Due to the technical advancement and popularity of social media in adolescent lives, there is a growing social and policy concern about cyberbullying and victimization. However, research about cyberbullying victimization and perpetration among African American youth is limited. The current study focuses on a nationally representative sample of 2560 African American youths. Data were drawn from the 2009–2010 Health Behavior in School-aged Children, negative binomial and zero-inflated negative binomial analyses were incorporated, and the social-ecological approach was applied to examine the correlates of cyberbullying victimization and perpetration among African Americans. Results revealed that fathers' monitoring and unstructured activities with peers had a significant effect on the probability of being cyberbullied or engaging in cyberbullying in both analyses. Also, youth who talked more about their problems with friends were less likely to be cyberbullied. Further, youth who spent less time using computers had an significanlty lower likelihood of engaging in cyberbullying. The significance and implications of the social-ecological approach for African American youth cyberbullying perpetration and victimization are also discussed.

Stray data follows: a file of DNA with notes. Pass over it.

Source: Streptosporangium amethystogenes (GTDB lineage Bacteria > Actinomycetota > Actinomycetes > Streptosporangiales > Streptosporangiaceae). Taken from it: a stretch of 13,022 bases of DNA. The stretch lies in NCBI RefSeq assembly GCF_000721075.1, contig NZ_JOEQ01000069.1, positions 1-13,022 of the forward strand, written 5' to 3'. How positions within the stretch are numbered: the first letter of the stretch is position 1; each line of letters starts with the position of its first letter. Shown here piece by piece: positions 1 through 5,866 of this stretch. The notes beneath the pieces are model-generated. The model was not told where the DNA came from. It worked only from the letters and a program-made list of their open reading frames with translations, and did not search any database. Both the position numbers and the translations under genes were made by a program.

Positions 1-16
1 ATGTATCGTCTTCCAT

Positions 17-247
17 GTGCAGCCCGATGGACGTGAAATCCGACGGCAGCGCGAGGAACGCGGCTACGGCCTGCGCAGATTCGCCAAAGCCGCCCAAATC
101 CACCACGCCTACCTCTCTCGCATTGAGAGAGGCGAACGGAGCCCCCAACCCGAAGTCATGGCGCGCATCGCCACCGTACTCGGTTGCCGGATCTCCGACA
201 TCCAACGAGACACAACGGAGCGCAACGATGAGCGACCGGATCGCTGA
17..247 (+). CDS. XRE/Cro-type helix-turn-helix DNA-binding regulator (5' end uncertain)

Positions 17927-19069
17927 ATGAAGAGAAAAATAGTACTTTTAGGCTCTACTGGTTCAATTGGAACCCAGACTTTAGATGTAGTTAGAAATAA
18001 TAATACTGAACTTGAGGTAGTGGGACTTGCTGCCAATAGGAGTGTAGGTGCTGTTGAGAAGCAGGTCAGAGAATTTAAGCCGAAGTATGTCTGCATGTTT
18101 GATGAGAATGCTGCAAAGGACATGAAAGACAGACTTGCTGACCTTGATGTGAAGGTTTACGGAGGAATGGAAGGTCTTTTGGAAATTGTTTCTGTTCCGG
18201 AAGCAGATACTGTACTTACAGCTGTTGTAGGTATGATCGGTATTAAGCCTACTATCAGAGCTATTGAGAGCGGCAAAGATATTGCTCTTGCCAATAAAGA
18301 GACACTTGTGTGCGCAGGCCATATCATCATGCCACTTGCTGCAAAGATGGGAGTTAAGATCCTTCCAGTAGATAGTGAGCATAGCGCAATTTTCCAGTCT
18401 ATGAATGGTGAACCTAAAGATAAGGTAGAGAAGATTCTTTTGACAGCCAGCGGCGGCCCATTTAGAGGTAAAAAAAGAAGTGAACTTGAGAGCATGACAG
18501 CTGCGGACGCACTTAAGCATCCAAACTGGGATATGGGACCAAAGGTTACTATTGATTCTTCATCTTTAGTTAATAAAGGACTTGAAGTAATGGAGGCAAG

- African American youth
- Social-ecological approach
- Zero-inflated negative binomial
ASJC Scopus subject areas
- Developmental and Educational Psychology
- Sociology and Political Science